The Literary Consultancy Director, Rebecca Swift muses on the importance of competition deadlines



Writers have always thrived on deadlines. One of the most famous novels in the English language, Frankenstein, written by Mary Shelley, began in an early form of writing group.  As she recounts:


"'We will each write a ghost story,' said Lord Byron; and his proposition was acceded to. There were four of us ... Have you got a story? I was asked each morning, and each morning I was forced to reply with a mortifying negative ... On the morrow I announced that I had thought of a story. At first I thought but of a few pages - of a short tale, but Shelley urged me to develop the idea..."


For more about this, and about how writing groups can help writers, here's an article I wrote in 1996, the year that The Literary Consultancy was founded. These days it is the writing competition deadline that so often galvanises new writers to finish projects.  With just four days to go before the deadline of the Bridport competitions including the Peggy Chapman-Andrews First Novel Award, I thought it was a good time to reflect on the nature of deadlines and rewards.


A deadline can help to focus one's mind like little else. Ideas that have been scattered can rush together like iron filings to a magnet when a date is set. For a traditionally published writer, the deadline provided by the publisher or newspaper acts as a spur, both financial and psychological. For the emerging writer, the literary competition provides an equal sense of urgency.




If you are published, when you submit work you can hope for engagement and praise from your editor, and in turn by reviewers, all being well.  When you enter a competition, if you are lucky and talented enough, you will earn the recognition of having stood out, and usually, a prize. If you don’t win, you will have managed to improve a piece of work before you submit, which is a benefit in itself.


The Literary Consultancy has become involved in several literary prizes since its inception.  None of these have been so long as established as the Bridport Prize, founded in 1973, and we look forward to working again with the talented winner and runner-up of the Peggy Chapman-Andrews Award for a First Novel, and in trying to help them take their gifts to the next level. Cash prizes are one thing, but investment in a writer’s development can be invaluable – as is being increasingly recognised. As our Manager Aki Schilz observed in her blog for this site recently, ‘writing is a long game.’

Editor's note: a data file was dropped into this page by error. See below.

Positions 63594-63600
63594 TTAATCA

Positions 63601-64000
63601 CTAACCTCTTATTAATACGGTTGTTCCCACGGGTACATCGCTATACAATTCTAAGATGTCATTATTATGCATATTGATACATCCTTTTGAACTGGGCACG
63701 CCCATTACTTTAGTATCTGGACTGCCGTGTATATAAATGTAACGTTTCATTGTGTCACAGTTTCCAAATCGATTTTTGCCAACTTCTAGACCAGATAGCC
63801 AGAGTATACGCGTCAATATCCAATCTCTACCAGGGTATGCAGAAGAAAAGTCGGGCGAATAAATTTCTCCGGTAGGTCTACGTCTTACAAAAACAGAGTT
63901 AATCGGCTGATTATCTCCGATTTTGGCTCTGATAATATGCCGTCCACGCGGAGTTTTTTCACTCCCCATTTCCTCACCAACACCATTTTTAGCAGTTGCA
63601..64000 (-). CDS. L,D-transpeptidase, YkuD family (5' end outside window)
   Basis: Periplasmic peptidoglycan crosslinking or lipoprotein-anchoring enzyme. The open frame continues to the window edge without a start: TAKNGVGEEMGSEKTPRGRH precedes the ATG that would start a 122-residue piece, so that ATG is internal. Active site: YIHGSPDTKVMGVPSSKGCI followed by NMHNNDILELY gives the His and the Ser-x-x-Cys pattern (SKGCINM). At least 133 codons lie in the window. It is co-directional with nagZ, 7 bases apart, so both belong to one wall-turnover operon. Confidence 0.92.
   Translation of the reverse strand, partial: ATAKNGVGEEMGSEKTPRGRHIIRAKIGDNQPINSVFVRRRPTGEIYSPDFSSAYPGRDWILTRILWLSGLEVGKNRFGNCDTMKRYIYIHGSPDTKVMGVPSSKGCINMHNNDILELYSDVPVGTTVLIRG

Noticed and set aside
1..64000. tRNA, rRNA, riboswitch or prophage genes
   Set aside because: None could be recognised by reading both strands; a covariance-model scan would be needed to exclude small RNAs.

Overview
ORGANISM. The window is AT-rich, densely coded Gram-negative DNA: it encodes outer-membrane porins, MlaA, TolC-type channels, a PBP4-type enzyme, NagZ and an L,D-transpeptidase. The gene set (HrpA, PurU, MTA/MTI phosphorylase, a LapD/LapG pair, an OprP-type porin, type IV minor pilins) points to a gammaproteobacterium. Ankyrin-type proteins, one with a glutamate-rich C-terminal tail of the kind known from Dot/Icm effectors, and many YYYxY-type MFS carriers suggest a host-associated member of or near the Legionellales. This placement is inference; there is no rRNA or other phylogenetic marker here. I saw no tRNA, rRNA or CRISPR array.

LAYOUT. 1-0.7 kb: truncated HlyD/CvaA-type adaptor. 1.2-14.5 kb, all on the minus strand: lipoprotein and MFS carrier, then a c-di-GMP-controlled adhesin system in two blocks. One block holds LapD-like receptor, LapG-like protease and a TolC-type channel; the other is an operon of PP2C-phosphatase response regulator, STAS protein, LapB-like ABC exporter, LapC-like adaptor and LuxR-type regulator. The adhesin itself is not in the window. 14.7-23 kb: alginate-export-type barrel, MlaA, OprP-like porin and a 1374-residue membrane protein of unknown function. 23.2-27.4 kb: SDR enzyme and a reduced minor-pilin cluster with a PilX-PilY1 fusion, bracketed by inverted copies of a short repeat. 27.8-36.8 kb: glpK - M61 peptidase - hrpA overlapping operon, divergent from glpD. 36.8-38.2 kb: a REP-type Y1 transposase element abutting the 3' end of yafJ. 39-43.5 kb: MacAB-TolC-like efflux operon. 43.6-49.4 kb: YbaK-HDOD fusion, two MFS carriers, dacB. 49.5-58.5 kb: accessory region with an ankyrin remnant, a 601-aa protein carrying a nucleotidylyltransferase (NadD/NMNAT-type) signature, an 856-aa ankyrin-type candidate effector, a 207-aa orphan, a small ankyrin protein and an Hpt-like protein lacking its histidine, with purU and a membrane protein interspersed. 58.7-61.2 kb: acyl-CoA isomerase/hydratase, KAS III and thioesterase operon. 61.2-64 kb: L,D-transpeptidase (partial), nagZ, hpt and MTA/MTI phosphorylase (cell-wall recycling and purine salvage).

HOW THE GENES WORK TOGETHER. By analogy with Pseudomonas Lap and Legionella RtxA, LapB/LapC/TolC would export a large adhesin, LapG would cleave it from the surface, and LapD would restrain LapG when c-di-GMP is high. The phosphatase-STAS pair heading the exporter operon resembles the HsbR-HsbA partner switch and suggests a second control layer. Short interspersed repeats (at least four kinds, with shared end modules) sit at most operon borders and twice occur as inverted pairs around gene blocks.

We have been asked by Bridport to provide a mentoring placement for the winner, and editorial assessment, for the runner-up.   In case you don’t win, it might help to know that these services are available on a fee-paying basis, but we are delighted that Bridport have supported us, to support you in turn.  We take the business of writing seriously at TLC, and if we spot talent, we do our best to place you with literary agents, or help you self-publish successfully.


Whether you win or not, we wish you all luck in completing your entry by Sunday, and giving the Bridport Prize a chance. If you win, we look forward to working with you and if not, we can still be here for you if needed.


Good luck!  And if you get the competition bug, Google can help, but meanwhile here is a good list of prizes we have found to help you get your deadline fix!


Rebecca Swift

Director, The Literary Consultancy

Filed under the category: 

What now?

Join our mailing list to receive the latest news and updates